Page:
British and German scientists say they have identified a gene that is responsible for keeping ovaries what they are, the 'female' gene,' as it were.
When the gene is switched off, the ovary starts to turn into a testicle and makes the male sex hormone testosterone.
The research, detailed in the respected journal Cell, centred on two genes, one called Sox9, which is crucial for the development of testes in the womb, and another called FoxL2.
When the scientists used a genetic trick to switch off Sox9 in adult female mice, FoxL2 rapidly sprung into action.
The animals' eggs shrivelled up and the cells in their ovaries turned into those found in the testicles, including a type the nurse sperm through their development. Other cells started to produce testosterone.
However, the 'female' mice did not make sperm.
Researcher Mathias Treier, of the European Molecular Biology Laboratory in Heidelberg, said: 'No one would have bet on this. That's why the finding is so spectacular.'
Co-author Robin Lovell-Badge, of the Medical Research Council's National Institute for Medical Research in London, said: 'We take it for granted that we maintain the sex we are born with, including whether we have testes or ovaries.
'But this work shows that the activity of a single gene, FoxL2, is all that prevents adult ovary cells from turning into cells found in the testes.'
The work could help understand and one day treat premature menopause. One per cent of British women go through the menopause before they hit 40 and some are just in their teens when their periods stop.
It could also lead to drugs that allow women to give their ovaries 'a rest', temporarily freeing them from the misery of periods and preserving the cache of eggs they are born with.
The option of delaying menopause would appeal to women waiting to meet 'Mr Right' and to those who want to build their careers and bank balance before starting a family.
Dr Lovell-Badge said: 'FoxL2 is certainly a very important gene for maintaining and ovary as an ovary and for ovarian function.
'Maybe what you would want to do is stop the ovary from working for a while.
'It would be kind for it and for women.'
The ability to turn ovaries into testes could also remove the need for some of the surgery involved in sex-change operations.
The gene FoxL2, which is located on a non-sex chromosome called an autosome and therefore present in both sexes, was known to play an important role in the female pathway but its precise function remained elusive.
In humans and most other mammals, an individual's sex is determined by its sex chromosomes - females have two X chromosomes, males have one X and one Y.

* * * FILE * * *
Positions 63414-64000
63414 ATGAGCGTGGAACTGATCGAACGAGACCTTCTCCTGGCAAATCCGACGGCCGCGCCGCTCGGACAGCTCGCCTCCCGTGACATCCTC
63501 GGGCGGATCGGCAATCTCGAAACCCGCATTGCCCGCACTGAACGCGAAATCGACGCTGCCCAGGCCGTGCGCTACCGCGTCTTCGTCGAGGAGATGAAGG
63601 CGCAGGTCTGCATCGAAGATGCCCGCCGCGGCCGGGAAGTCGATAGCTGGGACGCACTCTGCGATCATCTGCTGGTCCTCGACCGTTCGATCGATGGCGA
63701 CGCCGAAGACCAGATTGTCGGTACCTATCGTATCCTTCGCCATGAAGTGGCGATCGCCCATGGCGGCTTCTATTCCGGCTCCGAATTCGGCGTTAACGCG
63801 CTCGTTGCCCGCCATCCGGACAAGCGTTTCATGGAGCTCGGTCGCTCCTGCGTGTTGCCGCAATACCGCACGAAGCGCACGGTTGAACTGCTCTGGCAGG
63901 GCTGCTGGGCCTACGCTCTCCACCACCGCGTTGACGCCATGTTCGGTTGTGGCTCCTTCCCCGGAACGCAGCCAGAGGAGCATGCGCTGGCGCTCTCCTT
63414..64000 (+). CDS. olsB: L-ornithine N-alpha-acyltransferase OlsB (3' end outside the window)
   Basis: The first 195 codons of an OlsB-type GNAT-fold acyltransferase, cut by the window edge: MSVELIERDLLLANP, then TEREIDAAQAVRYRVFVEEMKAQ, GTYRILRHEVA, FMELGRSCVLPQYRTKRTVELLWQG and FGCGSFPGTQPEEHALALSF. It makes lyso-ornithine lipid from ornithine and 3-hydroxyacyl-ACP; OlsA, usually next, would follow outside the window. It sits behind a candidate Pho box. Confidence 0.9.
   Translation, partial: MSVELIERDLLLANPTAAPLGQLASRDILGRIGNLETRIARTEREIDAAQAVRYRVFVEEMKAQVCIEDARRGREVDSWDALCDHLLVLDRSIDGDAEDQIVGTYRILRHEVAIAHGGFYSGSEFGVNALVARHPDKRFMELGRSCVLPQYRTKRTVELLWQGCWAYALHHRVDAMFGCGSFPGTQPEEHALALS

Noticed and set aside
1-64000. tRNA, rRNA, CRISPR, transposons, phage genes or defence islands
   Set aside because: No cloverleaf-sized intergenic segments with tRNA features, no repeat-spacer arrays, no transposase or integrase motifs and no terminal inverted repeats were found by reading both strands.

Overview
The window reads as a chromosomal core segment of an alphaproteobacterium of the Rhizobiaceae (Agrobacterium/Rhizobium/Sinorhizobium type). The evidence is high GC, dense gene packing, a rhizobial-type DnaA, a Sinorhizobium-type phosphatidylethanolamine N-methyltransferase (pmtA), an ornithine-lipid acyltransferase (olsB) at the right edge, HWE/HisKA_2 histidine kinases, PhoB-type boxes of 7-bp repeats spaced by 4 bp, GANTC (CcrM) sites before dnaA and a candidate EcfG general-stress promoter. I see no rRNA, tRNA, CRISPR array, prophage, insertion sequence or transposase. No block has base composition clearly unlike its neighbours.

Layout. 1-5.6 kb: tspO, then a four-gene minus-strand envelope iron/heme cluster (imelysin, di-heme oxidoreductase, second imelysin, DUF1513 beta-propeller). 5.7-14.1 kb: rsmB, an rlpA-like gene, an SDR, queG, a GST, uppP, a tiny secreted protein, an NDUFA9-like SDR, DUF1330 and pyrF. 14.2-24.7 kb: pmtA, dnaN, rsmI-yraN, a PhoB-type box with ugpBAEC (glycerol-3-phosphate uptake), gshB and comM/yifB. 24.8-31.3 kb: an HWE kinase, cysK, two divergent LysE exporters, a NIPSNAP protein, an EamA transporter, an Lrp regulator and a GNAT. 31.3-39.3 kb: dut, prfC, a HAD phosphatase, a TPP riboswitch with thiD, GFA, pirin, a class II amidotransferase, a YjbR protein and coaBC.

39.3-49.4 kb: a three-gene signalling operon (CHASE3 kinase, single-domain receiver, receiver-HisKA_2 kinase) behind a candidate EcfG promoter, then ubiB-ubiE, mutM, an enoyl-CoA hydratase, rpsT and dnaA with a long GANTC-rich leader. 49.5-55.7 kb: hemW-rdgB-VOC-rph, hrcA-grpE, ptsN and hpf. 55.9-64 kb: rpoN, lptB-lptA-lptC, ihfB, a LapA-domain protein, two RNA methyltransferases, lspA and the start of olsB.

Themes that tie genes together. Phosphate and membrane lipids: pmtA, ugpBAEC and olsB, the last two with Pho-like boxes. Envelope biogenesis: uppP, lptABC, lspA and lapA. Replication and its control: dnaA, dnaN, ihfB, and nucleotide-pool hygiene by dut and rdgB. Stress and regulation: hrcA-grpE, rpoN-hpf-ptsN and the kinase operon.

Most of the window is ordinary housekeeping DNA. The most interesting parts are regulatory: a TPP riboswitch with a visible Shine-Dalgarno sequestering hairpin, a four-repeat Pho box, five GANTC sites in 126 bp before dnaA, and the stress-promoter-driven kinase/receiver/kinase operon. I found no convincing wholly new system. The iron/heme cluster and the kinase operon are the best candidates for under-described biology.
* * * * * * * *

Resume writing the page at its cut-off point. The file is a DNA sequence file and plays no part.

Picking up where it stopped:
Scientists had long assumed that the female pathway - the development of ovaries and all the other traits that make a female - was a kind of default: if it had a gene called Sry, which is located on the Y chromosome, an embryo would develop into a male, if not, then the result would be a female.
But in adult animals it is the male pathway that needs to be actively suppressed, as Dr Treier and his researchers discovered.
They showed that FOXL2 helps to repress a DNA element called TESCO that regulate expression of the testes-promoting gene Sox9 which makes the early gonads become testes rather than ovaries.
But the new research suggests it can perform the same task in the adult.
FOXL2 is therefore critical to keep Sox9 turned off in ovaries throughout life.
Dr Lovell-Badge said: 'As most vertebrates have Foxl2, estrogen receptors and Sox9, this mechanism for maintaining female traits probably appeared early on in the evolution of vertebrates, while Sry and the mammalian Y chromosome are relatively new inventions.
'It could have implications for the early menopause as a surprisingly high proportion of young women suffer from premature ovarian failure.'
The findings will have wide-ranging implications for reproductive medicine and may, for instance, help to treat sex differentiation disorders in children, for example where XY individuals develop as females or XX as males, and understand the masculinising effects of menopause on some women.
Further analysis showed that FOXL2 works in co-operation with the estrogen receptor to repress Sox9. Without FOXL2, the estrogen receptor fails to work suggesting that loss of estrogen levels could lead to sex reversal.
Dr Treier suspects that this mechanism might underlie the occasional signs of masculinisation seen in menopausal women.